China update: prayers and hopeful-dances needed

China update: prayers and hopeful-dances needed

China being tube-fed todayI’ve never been one to believe that saying “X is going well” is a surefire way to make X go sour – to “jinx” it, that is.

But, boy, China, you’ve sure got some ‘splaining to do for the way you’ve been scaring us since I announced that you were “clearly not planning to go anywhere soon.”

In the two-weeks-and-change since our happy last update on China, the calico drama queen of the Community Room has had more drama than I’d wish upon ten billion cats combined.

No sooner had China moved out of our Hospital and back into the Community Room, than she began flaunting wacky blood glucose (BG) levels, hypoglycemia scares, vomiting and diarrhea, and a most disturbing shade of…yellow.China being tube-fed by Ginny earlier today

Now, in most cases, any cat color is a cute color. But when China’s skin, gums and the whites of her eyes started going school bus-yellow, there was nothing “cute” about it. Our cat of many colors was icteric (jaundiced), and her liver was going south.

Thankfully, our eagle-eyed Senior Vet Tech, Denise, caught China’s yellowing, and (yet another) trip to the emergency vet forestalled disaster. It was determined that China’s liver values were soaring (higher than our vet has ever seen in a living cat, in fact), her weight was plummeting, and her time on this planet was looking mighty short. The emergency clinic placed an e-tube (esophageal feeding tube) in China’s neck, and the scary stuff happening to our girl was, at least, slowed.

But, this time, I’m afraid I can’t end on such a bouncy note as in China’s previous post. Our glamour-girl is nowhere near “out of the woods” yet – in fact, she’s still so deep in the thicket that she could really use a map, or a flashlight, or, preferably, a miracle.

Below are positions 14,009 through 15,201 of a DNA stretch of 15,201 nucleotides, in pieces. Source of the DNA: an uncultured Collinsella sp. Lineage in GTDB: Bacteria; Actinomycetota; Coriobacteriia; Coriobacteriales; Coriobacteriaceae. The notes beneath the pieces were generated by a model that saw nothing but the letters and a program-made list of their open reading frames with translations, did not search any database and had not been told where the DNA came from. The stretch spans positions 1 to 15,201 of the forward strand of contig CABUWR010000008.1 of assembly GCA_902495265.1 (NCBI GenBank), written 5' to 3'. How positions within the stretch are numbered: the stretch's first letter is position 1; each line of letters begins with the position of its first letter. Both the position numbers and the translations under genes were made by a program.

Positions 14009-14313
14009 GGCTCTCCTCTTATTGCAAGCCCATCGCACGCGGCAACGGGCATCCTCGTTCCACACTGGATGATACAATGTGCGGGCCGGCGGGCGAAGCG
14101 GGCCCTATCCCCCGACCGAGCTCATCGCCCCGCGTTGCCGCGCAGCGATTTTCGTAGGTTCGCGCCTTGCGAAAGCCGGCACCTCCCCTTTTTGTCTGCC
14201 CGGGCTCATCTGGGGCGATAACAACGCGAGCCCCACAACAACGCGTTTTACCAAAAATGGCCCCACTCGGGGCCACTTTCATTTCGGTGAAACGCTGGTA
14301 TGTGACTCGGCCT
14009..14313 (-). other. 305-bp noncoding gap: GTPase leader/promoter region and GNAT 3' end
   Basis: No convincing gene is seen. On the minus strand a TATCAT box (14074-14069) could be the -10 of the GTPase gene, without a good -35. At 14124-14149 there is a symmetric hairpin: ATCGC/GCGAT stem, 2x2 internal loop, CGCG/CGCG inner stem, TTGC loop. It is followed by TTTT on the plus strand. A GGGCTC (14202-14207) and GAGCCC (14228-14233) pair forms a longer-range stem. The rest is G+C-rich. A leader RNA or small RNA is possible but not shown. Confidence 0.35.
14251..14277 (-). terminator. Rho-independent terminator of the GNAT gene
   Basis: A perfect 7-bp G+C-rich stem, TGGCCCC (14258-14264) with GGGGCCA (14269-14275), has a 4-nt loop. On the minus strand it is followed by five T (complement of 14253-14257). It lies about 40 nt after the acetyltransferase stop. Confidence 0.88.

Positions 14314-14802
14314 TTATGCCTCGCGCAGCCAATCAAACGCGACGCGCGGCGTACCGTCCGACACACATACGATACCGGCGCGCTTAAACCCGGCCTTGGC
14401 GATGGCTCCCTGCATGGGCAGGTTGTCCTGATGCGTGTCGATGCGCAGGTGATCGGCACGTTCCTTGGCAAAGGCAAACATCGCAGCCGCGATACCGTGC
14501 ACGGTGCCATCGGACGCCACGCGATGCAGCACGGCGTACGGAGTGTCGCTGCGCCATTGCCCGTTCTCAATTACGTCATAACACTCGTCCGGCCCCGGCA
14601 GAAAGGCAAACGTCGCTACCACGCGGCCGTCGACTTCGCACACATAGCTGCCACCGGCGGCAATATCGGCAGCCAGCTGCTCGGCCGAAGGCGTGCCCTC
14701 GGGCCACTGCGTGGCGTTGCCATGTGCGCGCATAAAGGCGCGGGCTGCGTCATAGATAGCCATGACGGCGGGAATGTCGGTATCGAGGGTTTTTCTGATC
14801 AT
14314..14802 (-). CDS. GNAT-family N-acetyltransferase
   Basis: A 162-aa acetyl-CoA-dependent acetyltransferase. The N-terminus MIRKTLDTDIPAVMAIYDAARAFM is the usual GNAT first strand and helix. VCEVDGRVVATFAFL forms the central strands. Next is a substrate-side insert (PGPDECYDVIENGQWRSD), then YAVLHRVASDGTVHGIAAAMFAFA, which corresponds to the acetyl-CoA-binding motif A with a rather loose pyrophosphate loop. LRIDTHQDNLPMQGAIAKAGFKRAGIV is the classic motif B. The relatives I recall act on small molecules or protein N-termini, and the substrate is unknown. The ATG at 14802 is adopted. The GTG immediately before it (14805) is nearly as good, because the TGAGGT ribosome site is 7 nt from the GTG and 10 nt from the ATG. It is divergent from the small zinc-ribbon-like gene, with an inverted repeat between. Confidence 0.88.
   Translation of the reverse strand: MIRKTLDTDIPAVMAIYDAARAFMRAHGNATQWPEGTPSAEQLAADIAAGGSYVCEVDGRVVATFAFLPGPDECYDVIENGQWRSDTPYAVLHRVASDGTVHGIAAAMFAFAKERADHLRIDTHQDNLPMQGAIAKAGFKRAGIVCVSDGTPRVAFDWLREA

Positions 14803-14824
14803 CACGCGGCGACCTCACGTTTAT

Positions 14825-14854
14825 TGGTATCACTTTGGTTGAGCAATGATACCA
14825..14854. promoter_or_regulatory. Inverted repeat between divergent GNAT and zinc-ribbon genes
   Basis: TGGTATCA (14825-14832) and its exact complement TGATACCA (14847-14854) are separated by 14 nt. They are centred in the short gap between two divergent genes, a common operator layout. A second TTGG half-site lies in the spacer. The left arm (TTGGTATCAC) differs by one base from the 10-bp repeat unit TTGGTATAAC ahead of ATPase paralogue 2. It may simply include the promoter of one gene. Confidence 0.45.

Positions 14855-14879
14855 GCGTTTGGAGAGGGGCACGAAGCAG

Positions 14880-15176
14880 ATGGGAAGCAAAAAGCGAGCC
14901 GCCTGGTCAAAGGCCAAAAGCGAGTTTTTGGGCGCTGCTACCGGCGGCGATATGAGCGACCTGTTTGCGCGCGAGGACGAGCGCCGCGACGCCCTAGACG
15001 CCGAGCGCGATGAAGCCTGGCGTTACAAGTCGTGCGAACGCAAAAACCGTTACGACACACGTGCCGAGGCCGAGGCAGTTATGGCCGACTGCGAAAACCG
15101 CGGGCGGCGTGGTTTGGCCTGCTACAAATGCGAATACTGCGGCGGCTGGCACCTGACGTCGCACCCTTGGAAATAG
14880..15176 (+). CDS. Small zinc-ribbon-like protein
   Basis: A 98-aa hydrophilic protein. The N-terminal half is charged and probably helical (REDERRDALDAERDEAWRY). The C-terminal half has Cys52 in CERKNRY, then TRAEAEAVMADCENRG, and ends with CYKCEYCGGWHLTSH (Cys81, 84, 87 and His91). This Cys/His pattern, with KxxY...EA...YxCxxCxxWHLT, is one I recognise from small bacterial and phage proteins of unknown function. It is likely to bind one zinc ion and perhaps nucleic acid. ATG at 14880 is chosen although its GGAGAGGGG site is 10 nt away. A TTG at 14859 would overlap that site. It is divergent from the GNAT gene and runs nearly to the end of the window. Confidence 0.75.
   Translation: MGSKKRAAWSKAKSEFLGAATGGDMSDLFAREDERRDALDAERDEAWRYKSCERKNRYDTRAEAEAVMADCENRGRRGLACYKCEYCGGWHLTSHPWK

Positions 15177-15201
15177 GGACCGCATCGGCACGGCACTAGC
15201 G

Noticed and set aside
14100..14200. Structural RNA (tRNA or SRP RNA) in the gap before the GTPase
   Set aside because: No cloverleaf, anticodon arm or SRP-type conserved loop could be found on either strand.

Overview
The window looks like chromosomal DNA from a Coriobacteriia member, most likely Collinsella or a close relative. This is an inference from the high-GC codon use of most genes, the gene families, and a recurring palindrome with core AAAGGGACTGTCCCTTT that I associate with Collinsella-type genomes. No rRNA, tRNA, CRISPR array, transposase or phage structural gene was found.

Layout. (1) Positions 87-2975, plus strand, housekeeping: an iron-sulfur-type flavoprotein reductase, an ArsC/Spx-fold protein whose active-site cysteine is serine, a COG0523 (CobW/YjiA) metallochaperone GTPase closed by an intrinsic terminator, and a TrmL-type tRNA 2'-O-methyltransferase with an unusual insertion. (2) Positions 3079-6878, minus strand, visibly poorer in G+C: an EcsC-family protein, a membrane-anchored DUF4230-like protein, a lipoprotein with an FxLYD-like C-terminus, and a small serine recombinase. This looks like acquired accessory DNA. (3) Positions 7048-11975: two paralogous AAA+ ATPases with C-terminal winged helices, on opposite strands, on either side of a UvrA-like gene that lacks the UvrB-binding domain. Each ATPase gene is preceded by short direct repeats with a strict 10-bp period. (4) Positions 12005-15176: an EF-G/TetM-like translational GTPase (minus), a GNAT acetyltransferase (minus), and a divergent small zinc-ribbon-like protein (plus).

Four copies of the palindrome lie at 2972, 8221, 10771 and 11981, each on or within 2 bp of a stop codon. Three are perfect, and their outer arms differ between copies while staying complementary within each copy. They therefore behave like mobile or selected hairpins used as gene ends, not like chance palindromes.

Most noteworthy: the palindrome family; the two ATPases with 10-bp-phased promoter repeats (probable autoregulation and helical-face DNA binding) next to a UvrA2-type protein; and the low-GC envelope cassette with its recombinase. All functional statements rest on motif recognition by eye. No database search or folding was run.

China getting lunch through her feeding tube, by Ginny's careful handThe fact is, we honestly don’t know what is wrong with China. More than once, we’ve found ourselves wishing for veterinary medicine’s answer to Dr. House this month, as China’s symptoms just don’t seem to add up to anything we can identify, much less treat.

Until today, China was something like “stable” back in our hospital. She’s been receiving receiving multiple daily feedings through her e-tube (in addition to the chow that she is, fortunately, eating) and more careful hovering and monitoring than the best mother hen could ever imitate. Yesterday, Danielle brought our brave girl back to the Community Room for a brief visit, and China humored our efforts to tempt her with treats by eating a couple of morsels.

But, today, China’s just not doing right, and as I type this e-mail Danielle is taking her back to the emergency vet. I hate feeling so helpless to change China’s world, to understand what’s got her so skeletal and sad and sickly. My heart is taking all the hope it can find in the fact that China is still alive – and, as my Mom has always said, where there’s life, there’s hope.

Father Dominic giving the Blessing of the Animals at Tabby's Place, 10/2/09In this spirit, we brought China out for prayer at the Blessing of the Animals (pictured at right) during this past Saturday’s Open House & Microchipping Clinic at Tabby’s Place. Along with Tony, Albert, Molly, Esme, Yasmine and Tashi, China drank in the wise words and prayers of Father Dominic. I can only pray that she’s already healing “underground,” where we can’t yet see it, and that her restored health is about to burst into bloom.

In the meantime, dear friends, please pray, dance your happy China dances, think your good thoughts, and just love this calico girl along with us. She’s only eight years old, and I believe she’s got a lot of love – and even more sass – yet to give.

8 thoughts on “China update: prayers and hopeful-dances needed

  1. No one needs wait for my encouragement to begin doing hope dances for China but in case you have, this is your cue to get busy! Hang in there, brave little fur-face.

  2. My prayers go out to you China, you can beat this, especially considering all the love and medical attention at Tabby’s Place that is there to support you.

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